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Pushing the limits with flawed solutions – flying above the age of 65

Using simulator checks to evaluate pilots’ cognitive skills above the age of 60 is not a good idea. This is what Europe's professional pilots think about a recent recommendation included in a report commissioned by EASA on age limitations for commercial air transport pilots.

The report published in February 2019 reopens the discussions on what the age limit for pilots in Europe ought to be. While there is no global consensus on that, European pilots favour keeping the status quo: 60 for single pilot operations, 65 for multi-crew operations. But the commercial drive for extending those limits is present and pushing researchers into suggesting ‘mitigating measures’ to fly even beyond those age limits.

For multi-crew pilot operations the research recommends keeping the age of 65 as a limit set by EASA.  Any extensions would require additional risk-mitigation measures such as specific tests to support that aeromedical decision on the applicant’s fitness on an individual basis.

For single pilot operations, the EASA research however says it’s acceptable to extend the age limit to 65, provided it is accompanied by mitigating measures to reduce likelihood of pilot incapacitation. It is recommended that in addition to the bi-annual medical screening as of 40 year onwards, pilots should undergo additional simulator checks too (license proficiency check or an operator proficiency check) every 6 months.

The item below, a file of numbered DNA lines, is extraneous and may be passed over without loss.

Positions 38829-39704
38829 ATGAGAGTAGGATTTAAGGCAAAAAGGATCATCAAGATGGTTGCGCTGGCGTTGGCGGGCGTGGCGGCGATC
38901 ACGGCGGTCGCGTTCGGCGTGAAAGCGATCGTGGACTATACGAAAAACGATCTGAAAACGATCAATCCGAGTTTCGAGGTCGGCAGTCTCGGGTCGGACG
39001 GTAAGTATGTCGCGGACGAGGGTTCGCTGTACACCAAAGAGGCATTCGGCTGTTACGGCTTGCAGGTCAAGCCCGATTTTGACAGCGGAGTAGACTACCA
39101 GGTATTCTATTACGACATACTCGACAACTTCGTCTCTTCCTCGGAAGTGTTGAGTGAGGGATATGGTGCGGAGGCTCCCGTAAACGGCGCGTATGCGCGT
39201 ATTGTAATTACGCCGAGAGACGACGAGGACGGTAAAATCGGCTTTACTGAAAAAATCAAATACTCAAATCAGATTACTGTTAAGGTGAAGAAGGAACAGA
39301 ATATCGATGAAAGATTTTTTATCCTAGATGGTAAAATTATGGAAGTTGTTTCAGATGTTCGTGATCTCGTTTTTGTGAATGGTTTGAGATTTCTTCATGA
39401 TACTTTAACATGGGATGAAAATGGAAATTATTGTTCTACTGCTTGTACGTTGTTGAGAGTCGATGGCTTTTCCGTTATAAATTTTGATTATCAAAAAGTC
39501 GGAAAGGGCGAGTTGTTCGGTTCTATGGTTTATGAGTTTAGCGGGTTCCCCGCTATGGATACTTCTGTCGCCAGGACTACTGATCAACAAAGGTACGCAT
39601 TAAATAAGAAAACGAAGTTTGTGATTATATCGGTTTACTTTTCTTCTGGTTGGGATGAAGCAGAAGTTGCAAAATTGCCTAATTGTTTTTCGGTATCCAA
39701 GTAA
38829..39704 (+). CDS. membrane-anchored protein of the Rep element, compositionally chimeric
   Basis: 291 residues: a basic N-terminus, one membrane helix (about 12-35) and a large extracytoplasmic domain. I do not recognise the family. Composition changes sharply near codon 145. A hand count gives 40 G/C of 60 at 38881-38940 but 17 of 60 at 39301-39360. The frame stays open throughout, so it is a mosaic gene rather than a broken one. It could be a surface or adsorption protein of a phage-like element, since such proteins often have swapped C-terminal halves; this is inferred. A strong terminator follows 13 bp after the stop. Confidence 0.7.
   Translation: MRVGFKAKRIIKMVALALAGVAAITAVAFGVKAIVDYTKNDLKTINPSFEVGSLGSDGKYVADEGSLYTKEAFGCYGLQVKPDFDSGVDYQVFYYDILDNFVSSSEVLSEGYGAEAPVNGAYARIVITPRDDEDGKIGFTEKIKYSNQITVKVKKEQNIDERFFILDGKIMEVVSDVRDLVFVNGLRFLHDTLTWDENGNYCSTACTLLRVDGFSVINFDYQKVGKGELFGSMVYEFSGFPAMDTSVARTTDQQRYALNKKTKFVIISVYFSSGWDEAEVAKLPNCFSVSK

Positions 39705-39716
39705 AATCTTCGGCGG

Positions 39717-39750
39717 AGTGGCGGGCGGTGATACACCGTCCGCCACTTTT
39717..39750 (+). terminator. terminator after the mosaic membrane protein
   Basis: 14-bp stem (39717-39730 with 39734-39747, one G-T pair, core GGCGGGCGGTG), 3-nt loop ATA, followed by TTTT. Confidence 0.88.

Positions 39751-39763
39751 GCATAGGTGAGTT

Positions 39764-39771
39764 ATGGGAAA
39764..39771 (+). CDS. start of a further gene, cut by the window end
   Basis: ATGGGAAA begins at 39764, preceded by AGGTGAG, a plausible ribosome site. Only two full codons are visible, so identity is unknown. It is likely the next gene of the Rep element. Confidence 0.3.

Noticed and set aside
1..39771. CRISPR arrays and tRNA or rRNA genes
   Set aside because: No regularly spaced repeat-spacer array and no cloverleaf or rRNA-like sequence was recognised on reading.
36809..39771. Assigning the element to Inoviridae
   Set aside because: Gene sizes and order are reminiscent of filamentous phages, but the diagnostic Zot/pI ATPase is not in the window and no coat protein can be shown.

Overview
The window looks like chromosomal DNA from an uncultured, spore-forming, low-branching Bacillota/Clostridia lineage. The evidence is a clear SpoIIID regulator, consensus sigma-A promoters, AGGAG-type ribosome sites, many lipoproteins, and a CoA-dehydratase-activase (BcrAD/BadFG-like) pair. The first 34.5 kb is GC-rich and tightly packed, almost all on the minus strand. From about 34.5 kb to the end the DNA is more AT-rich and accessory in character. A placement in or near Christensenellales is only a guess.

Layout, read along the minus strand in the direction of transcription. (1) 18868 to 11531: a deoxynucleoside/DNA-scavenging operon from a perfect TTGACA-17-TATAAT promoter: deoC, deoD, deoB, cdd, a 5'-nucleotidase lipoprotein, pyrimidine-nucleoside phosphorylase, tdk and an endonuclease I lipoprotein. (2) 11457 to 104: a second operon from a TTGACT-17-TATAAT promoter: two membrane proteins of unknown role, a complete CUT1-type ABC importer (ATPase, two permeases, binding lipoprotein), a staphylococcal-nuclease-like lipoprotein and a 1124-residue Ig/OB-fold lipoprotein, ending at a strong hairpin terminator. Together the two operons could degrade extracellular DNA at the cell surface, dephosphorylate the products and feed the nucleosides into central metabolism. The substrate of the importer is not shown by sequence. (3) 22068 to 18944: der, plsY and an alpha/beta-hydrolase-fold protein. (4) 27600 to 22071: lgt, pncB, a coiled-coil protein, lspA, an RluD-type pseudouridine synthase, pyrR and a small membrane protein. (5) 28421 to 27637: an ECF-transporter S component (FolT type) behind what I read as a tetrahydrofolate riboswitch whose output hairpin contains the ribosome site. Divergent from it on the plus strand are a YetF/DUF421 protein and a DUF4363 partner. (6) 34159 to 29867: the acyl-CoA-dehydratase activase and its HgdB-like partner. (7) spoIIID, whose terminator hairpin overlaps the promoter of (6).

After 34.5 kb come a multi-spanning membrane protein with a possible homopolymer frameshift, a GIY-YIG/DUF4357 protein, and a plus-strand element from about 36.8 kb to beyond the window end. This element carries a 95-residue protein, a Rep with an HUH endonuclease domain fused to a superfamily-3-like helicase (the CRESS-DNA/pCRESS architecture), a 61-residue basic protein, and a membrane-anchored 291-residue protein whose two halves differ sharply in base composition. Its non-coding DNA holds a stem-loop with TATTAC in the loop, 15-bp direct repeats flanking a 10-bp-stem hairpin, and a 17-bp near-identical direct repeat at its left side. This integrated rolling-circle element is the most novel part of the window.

The reasoning behind it may sound logical (on paper): simulator check, line checks and peer review provide an opportunity to detect performance which is below the standard. The report recommends that this assessment of essential cognitive factors of flight performance is integrated in the regular mandatory License Proficiency Checks or Operator Proficiency Checks. It would test pilots’ abilities to function under highly stressful demands, such as high time pressure.

Using simulator checks to assess cognitive age-related risks would lead to unreliable assessments.

Yet, European pilots do not agree with this approach. Using simulator checks to assess cognitive age-related risks would lead to unreliable assessments. Moreover, simulator instructors are not qualified medical professionals and are not specialised in age related cognitive functioning.  SIM checks are an operational assessment of the professional license, not a medical check of the medical certificate. 

If cognitive function needs assessing, whether in order to mitigate an otherwise higher risk age limit or not, it must be conducted by an appropriately qualified medical professional, in a clinical setting, and with only the medical certificate under consideration. 

The discussions on pushing the limits will continue and EASA will be looking into possible legislative review in autumn this year. Needless to say: some limits should best not be pushed.